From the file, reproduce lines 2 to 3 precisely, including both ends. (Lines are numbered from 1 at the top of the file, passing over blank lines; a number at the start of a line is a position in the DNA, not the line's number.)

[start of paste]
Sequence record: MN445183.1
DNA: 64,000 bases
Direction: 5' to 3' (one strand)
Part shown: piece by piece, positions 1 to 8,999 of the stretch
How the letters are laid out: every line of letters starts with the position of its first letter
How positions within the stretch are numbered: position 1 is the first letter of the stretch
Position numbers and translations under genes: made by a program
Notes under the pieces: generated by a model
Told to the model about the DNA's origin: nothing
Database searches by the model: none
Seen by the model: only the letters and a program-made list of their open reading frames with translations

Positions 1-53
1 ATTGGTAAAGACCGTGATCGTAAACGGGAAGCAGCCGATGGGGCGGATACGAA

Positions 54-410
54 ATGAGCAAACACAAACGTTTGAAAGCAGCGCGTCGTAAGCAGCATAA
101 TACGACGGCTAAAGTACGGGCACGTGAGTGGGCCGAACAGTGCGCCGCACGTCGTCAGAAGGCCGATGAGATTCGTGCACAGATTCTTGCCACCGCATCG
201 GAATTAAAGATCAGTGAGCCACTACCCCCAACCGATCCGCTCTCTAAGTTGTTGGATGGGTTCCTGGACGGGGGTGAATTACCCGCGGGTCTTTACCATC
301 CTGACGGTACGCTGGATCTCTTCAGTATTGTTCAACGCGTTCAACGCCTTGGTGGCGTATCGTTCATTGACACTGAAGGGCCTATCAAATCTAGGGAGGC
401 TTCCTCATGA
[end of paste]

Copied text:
DNA: 64,000 bases
Direction: 5' to 3' (one strand)